thank you. The position in relation to joint tenants is different as between the fixed period of the tenancy and after the initial fixed period. During the fixed period of the tenancy, all the joint tenants need to give notice together to end the tenancy so therefore, to exercise the break clause validly, all of you would need to give notice jointly. If one of you does not, then the break clause is not validly exercised.
By contrast, after the end of the fixed period, anyone of you can give notice on behalf of everybody whether they like it or not and that notice would end the tenancy for all of you with or without their consent.
From what you describe, you are presently still within the initial fixed term of the tenancy but have the option of a break clause however, as we have discussed above, you are reliant in this respect upon your joint tenants jointly exercising the break clause with you and from what you describe, they may not be willing to do so though of course you could potentially revisit this point with them.
If they refuse however, then you would need to look at replacing yourselves as tenants as I understand you are presently trying to do. It is understandable that the current condition of the property in particular, the need for works is putting off prospective tenants in this regard. You could ask the landlord to reduce the rent which I understand the landlord is open to doing to account for the works that are needed and the reduction in the enjoyment you will have from the property in this respect. The issues you describe are clearly unpleasant but in themselves, they will not be sufficient to justify a repudiation of the tenancy on your part-that is to say for you to terminate the tenancy unilaterally. For this, you would need to show that the property is largely uninhabitable.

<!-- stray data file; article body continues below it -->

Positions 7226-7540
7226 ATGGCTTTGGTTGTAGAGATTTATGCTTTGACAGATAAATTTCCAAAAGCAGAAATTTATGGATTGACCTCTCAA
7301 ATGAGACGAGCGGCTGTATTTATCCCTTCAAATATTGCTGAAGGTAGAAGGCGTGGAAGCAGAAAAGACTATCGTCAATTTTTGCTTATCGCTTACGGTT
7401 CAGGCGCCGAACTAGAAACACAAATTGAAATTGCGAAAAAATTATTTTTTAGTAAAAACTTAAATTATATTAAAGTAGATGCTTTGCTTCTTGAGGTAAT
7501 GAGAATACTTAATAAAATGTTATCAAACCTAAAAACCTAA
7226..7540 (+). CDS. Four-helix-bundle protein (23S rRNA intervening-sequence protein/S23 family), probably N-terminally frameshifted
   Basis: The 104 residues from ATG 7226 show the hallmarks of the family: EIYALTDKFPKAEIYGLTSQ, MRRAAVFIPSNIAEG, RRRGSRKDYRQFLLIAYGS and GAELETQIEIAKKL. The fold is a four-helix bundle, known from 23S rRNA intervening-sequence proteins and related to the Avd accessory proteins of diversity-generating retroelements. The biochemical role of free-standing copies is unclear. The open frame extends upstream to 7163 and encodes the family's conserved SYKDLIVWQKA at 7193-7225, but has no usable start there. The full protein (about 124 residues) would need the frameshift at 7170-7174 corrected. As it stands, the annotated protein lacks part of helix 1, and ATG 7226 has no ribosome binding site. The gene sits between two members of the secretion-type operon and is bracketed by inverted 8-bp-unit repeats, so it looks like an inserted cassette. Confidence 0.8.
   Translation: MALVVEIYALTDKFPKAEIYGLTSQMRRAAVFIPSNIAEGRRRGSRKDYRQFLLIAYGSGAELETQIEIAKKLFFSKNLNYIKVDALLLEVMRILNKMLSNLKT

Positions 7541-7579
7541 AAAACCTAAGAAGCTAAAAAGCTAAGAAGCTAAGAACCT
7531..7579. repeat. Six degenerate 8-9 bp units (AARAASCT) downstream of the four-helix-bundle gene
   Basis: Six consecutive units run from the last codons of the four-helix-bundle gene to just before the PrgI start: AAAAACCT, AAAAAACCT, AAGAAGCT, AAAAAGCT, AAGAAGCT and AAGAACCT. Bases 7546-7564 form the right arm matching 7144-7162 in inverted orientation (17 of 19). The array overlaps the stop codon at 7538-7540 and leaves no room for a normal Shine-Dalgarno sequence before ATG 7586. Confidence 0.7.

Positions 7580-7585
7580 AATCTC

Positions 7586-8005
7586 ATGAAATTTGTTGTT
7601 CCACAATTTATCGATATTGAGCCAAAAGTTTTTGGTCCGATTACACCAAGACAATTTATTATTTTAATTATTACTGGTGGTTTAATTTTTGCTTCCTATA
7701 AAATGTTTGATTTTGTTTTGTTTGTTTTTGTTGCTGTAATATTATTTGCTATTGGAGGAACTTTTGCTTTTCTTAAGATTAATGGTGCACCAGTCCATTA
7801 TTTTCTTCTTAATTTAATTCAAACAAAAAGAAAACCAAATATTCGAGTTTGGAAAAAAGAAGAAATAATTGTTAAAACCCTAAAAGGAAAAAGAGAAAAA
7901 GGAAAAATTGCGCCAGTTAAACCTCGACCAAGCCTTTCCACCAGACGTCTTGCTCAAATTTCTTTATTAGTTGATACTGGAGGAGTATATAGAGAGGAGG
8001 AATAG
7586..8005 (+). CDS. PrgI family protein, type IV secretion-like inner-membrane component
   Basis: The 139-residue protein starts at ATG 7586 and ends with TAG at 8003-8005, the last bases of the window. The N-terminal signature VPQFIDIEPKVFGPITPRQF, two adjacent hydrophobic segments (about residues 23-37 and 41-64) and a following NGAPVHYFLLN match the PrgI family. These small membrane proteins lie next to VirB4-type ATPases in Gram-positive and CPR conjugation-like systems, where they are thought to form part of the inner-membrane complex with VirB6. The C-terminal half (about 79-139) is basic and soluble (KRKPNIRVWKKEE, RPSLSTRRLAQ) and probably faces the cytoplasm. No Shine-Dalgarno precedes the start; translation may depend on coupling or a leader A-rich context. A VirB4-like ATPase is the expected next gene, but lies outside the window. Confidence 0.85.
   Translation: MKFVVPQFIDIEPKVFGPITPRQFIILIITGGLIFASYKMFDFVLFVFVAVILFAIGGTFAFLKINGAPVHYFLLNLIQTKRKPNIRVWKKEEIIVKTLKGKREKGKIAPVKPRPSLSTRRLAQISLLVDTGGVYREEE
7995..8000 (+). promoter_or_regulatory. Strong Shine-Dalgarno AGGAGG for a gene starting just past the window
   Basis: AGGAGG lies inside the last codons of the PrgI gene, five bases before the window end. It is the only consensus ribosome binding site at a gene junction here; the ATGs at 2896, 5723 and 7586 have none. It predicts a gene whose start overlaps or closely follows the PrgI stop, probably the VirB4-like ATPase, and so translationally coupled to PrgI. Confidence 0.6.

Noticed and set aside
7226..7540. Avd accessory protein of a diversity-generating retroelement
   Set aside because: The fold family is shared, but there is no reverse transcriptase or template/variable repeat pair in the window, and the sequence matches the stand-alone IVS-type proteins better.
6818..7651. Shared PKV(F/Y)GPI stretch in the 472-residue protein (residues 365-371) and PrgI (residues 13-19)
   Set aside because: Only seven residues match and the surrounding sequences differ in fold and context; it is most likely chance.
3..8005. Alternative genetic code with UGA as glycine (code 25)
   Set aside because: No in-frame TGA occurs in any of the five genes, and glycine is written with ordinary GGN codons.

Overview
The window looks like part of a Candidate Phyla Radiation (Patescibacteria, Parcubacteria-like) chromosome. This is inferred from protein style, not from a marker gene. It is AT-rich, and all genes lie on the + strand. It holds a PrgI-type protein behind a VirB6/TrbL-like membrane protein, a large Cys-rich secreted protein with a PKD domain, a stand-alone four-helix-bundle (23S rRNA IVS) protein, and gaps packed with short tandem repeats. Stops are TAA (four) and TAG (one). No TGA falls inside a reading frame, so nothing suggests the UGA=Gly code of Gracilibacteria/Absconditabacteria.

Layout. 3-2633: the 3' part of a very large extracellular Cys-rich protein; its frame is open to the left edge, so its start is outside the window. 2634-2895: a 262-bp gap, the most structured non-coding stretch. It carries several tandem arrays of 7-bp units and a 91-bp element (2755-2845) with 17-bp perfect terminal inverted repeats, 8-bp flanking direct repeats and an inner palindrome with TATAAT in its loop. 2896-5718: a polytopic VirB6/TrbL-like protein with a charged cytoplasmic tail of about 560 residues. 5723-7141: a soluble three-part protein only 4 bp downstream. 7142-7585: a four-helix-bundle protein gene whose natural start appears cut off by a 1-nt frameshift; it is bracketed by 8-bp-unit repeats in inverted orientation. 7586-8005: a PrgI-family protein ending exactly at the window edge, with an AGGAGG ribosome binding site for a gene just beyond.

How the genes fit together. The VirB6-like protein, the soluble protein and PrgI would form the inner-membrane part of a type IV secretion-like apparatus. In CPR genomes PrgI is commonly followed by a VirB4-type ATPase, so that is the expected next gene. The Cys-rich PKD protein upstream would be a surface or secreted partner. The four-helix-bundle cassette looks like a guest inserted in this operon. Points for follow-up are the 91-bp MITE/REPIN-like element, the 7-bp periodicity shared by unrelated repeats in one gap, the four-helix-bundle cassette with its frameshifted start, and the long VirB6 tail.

Accordingly, if you are not able to secure the agreement of your joint tenants to exercise the break clause, your options are relatively limited in this respect to attempting to secure a replacement tenant on the basis of the condition of the property as it is in the assurance that works are to be carried out which I agree may not be straightforward and demanding a reduction in rent from the landlord to account for the condition of the property and the associated loss of amenity. It may be that if your joint tenants are unwilling to cooperate in respect of the break notice, you may have limited options in terms of securing a replacement tenant until such time as the work is completed. You could of course offer to pass on some of the rent reduction or indeed all of it to any prospective tenant as an inducement to take over the tenancy before any works are completed which can be an effective approach in encouraging interest